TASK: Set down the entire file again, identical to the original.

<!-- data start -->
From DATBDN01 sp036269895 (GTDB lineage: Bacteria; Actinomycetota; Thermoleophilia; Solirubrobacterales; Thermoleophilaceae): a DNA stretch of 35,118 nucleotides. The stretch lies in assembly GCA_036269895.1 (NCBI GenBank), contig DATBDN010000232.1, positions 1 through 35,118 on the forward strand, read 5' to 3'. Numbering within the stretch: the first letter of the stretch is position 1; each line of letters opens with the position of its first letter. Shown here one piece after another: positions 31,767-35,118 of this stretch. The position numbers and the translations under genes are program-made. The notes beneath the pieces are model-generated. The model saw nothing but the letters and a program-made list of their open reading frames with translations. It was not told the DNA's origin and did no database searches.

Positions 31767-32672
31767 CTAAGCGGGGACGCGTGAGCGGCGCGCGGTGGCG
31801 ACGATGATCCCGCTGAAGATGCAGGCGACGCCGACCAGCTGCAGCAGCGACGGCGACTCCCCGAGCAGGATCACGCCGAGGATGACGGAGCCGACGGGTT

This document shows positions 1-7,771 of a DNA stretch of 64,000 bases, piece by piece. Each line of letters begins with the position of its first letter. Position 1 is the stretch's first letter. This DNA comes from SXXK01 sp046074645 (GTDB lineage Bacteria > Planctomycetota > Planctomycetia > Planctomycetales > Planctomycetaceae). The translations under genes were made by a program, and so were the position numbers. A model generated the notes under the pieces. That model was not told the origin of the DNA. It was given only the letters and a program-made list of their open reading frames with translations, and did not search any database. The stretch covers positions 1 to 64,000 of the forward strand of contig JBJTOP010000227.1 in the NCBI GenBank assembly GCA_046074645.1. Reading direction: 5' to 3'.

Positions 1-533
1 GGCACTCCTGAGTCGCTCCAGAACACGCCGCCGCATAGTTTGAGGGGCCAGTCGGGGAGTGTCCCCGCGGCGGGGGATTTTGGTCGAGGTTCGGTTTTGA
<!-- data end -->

From DATBDN01 sp036269895 (GTDB lineage: Bacteria; Actinomycetota; Thermoleophilia; Solirubrobacterales; Thermoleophilaceae): a DNA stretch of 35,118 nucleotides. The stretch lies in assembly GCA_036269895.1 (NCBI GenBank), contig DATBDN010000232.1, positions 1 through 35,118 on the forward strand, read 5' to 3'. Numbering within the stretch: the first letter of the stretch is position 1; each line of letters opens with the position of its first letter. Shown here one piece after another: positions 31,767-35,118 of this stretch. The position numbers and the translations under genes are program-made. The notes beneath the pieces are model-generated. The model saw nothing but the letters and a program-made list of their open reading frames with translations. It was not told the DNA's origin and did no database searches.

Positions 31767-32672
31767 CTAAGCGGGGACGCGTGAGCGGCGCGCGGTGGCG
31801 ACGATGATCCCGCTGAAGATGCAGGCGACGCCGACCAGCTGCAGCAGCGACGGCGACTCCCCGAGCAGGATCACGCCGAGGATGACGGAGCCGACGGGTT

This document shows positions 1-7,771 of a DNA stretch of 64,000 bases, piece by piece. Each line of letters begins with the position of its first letter. Position 1 is the stretch's first letter. This DNA comes from SXXK01 sp046074645 (GTDB lineage Bacteria > Planctomycetota > Planctomycetia > Planctomycetales > Planctomycetaceae). The translations under genes were made by a program, and so were the position numbers. A model generated the notes under the pieces. That model was not told the origin of the DNA. It was given only the letters and a program-made list of their open reading frames with translations, and did not search any database. The stretch covers positions 1 to 64,000 of the forward strand of contig JBJTOP010000227.1 in the NCBI GenBank assembly GCA_046074645.1. Reading direction: 5' to 3'.

Positions 1-533
1 GGCACTCCTGAGTCGCTCCAGAACACGCCGCCGCATAGTTTGAGGGGCCAGTCGGGGAGTGTCCCCGCGGCGGGGGATTTTGGTCGAGGTTCGGTTTTGA